Here are 5 Decluttering Methods (And How to Pick 1 That Doesn't Make You Want to Stick a Fork in Your Eye)

‘Declutter your home’.

Great advice. Just throw some crap in a bag and enjoy those clear surfaces and avalanche-free cupboards. Sounds so easy, right?

But we all know it’s not that easy.

Especially if you’re a mom.

But what if you just had to find the method of decluttering that works for you?

There’s more than one way to open a bottle of wine (trust me). And more than one way to declutter a room. 

In this post I’m going to share 5 different methods of decluttering. And show you how to decide which one might work best for you.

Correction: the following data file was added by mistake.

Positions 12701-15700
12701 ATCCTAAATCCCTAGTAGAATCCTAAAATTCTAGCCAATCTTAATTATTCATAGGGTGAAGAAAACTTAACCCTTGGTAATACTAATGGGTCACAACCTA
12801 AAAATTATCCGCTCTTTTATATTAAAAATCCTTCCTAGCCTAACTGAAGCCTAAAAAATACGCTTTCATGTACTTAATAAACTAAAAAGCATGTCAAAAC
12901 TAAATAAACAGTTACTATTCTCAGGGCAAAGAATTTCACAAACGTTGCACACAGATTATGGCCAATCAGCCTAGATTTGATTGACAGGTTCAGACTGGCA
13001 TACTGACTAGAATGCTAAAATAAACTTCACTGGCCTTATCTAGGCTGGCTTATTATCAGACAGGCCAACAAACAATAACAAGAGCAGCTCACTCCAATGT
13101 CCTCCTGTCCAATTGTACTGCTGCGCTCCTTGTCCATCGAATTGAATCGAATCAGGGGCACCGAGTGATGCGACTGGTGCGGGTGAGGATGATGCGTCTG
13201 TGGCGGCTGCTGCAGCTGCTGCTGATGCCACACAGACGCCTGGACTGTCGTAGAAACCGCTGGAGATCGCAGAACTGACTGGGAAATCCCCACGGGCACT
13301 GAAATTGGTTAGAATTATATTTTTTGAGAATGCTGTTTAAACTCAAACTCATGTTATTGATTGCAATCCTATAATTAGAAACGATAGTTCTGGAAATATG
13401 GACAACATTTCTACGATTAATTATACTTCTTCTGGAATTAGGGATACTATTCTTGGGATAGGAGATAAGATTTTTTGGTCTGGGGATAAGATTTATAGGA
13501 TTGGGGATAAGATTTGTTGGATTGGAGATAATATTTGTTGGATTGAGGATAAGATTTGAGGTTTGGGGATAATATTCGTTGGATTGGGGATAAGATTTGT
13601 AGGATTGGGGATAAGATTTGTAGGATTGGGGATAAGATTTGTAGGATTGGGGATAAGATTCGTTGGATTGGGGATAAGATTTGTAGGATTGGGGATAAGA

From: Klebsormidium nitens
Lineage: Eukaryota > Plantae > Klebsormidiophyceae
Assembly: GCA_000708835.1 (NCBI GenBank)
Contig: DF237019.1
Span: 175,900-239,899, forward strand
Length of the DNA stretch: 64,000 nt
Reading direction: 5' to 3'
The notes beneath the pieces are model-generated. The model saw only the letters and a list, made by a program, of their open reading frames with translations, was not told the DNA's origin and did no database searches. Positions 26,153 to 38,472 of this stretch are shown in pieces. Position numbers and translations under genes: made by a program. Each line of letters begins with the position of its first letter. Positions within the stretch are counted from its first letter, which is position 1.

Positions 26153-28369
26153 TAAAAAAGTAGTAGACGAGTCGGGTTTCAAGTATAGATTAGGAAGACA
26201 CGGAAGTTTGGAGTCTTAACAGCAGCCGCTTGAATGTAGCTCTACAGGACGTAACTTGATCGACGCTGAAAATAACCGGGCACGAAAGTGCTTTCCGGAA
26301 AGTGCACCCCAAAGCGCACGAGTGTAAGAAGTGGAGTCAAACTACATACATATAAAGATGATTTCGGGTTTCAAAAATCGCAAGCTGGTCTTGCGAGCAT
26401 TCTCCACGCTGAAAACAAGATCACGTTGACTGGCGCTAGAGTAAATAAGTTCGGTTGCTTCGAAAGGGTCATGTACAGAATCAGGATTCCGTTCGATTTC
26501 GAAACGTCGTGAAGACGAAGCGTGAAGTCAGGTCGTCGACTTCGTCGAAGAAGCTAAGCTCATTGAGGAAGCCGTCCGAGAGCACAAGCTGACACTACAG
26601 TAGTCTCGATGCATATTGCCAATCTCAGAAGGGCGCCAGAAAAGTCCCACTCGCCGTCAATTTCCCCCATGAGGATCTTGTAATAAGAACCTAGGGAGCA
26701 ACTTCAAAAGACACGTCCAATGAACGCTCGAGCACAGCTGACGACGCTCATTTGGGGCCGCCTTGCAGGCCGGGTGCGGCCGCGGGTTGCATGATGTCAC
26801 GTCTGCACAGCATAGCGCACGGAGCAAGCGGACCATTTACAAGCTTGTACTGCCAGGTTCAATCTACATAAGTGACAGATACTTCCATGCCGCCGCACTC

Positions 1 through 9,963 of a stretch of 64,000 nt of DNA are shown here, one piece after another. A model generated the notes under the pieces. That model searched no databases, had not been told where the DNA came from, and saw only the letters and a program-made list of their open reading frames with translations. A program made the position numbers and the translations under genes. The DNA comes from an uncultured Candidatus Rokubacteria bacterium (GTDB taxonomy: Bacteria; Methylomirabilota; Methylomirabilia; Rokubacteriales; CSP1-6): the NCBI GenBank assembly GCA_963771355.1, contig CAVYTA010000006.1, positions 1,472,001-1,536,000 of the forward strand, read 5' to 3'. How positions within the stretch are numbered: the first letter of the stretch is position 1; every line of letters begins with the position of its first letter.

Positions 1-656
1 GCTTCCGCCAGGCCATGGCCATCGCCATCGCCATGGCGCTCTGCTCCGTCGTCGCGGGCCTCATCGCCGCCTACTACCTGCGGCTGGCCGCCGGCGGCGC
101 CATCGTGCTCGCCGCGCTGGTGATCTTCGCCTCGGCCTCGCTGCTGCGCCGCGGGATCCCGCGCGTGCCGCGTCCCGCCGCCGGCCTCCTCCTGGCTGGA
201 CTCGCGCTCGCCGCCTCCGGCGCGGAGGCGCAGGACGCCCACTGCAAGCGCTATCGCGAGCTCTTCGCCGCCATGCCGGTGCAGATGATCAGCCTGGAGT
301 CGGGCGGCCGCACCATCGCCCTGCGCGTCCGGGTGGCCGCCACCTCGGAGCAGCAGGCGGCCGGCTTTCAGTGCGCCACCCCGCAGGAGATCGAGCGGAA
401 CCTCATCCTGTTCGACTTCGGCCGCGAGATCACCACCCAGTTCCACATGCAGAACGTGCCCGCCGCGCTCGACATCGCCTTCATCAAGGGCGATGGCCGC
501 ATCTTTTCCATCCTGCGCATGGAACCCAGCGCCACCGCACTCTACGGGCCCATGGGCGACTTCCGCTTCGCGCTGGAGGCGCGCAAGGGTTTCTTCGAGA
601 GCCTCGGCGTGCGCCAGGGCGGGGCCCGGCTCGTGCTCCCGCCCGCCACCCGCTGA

Let’s make decluttering as easy as finishing off an entire packet of Oreos.

 Here is a helpful list of 5 decluttering methods along with how to pick one that doesn't make you want to stick a fork in your eye

The Four Bag Method

Let’s start with a classic.

What is it?

Find yourself 4 bags (or make 4 piles) and label them: Donate, Keep, Recycle, Trash. Take everything out of the space you want to declutter. Go through each item and decide which bag to put it in.

Pros:

  • It’s simple: each item must go in one of your four piles:
  • It’s efficient: you go through a space once and categorise everything;
  • It’s thorough: by taking everything out of a space, you see exactly what you have.

Cons:

  • It can result in a big mess. As moms, we rarely have the luxury of decluttering a room or large space all at once before we’re called away to do something else;